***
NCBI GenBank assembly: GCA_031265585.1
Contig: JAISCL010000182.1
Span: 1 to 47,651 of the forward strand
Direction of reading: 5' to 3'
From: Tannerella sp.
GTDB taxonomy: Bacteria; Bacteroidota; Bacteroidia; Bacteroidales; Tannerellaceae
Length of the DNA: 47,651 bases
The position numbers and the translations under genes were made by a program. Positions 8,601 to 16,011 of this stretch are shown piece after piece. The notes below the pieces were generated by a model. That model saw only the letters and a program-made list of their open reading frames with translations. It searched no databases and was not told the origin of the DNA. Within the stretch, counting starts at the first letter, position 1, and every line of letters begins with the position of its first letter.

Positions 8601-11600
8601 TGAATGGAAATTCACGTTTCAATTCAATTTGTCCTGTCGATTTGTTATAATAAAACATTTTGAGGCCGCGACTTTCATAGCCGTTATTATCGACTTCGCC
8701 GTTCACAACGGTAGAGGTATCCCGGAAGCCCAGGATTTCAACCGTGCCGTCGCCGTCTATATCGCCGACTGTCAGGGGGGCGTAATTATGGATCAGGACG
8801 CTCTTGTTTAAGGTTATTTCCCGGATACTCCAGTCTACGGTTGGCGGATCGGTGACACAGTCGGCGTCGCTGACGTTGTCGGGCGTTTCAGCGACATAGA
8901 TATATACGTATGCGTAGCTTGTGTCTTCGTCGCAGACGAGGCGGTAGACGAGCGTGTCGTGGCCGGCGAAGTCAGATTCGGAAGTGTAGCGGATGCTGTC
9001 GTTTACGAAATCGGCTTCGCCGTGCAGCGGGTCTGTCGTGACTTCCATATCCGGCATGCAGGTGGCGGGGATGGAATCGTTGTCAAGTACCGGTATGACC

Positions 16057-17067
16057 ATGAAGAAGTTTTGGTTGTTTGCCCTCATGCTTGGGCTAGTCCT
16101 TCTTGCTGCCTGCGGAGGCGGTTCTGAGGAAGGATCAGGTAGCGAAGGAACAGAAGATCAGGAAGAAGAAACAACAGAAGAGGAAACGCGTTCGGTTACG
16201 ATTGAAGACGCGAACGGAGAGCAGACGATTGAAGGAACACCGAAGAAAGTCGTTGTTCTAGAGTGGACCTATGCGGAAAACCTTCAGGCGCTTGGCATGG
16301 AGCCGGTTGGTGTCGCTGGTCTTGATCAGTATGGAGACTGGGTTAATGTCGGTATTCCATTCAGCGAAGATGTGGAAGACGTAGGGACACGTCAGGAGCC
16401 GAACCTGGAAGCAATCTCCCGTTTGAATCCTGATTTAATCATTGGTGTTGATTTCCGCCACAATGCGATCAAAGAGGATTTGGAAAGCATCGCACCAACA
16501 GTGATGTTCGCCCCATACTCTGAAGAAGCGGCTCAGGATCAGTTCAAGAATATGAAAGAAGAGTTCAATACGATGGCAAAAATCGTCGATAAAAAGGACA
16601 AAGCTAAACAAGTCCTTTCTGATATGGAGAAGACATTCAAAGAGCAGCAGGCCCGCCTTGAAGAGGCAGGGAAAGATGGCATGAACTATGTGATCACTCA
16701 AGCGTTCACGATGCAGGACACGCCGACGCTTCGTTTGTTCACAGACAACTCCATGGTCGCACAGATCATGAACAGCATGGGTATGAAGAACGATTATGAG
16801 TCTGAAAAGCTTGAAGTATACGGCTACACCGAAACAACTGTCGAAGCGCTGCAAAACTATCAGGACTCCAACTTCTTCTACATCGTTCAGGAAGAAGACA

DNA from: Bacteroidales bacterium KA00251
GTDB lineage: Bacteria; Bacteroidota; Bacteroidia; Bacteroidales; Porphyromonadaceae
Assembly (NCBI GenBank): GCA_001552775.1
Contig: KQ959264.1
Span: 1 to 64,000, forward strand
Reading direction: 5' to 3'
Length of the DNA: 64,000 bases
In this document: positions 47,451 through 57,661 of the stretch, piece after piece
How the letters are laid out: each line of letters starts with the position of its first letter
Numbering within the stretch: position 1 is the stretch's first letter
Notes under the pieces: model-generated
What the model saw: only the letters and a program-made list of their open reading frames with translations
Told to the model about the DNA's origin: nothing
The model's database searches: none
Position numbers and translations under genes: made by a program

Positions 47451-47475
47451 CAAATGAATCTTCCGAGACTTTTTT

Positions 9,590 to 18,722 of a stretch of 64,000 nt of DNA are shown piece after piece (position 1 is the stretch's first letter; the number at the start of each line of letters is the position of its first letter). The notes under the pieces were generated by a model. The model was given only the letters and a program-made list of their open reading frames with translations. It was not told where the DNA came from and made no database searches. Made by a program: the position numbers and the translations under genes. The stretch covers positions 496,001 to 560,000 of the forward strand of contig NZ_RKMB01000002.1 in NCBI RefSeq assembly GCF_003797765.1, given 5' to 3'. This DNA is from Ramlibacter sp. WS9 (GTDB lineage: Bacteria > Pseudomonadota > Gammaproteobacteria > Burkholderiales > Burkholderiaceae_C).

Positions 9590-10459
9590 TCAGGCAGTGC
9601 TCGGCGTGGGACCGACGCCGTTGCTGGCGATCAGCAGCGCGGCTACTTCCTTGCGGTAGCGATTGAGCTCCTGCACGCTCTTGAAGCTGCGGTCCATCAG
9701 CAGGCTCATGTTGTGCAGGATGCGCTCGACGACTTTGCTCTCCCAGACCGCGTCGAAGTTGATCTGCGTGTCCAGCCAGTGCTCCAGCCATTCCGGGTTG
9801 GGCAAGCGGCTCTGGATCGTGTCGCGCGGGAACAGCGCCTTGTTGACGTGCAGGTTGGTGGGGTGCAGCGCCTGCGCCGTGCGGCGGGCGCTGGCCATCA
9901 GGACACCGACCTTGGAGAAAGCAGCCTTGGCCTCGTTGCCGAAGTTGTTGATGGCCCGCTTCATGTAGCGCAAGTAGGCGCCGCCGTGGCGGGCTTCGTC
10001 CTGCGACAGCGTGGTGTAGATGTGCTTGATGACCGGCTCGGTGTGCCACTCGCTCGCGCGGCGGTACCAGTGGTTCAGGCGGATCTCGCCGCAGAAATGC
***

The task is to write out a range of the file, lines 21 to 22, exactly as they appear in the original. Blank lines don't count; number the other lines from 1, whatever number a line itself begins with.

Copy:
16501 GTGATGTTCGCCCCATACTCTGAAGAAGCGGCTCAGGATCAGTTCAAGAATATGAAAGAAGAGTTCAATACGATGGCAAAAATCGTCGATAAAAAGGACA
16601 AAGCTAAACAAGTCCTTTCTGATATGGAGAAGACATTCAAAGAGCAGCAGGCCCGCCTTGAAGAGGCAGGGAAAGATGGCATGAACTATGTGATCACTCA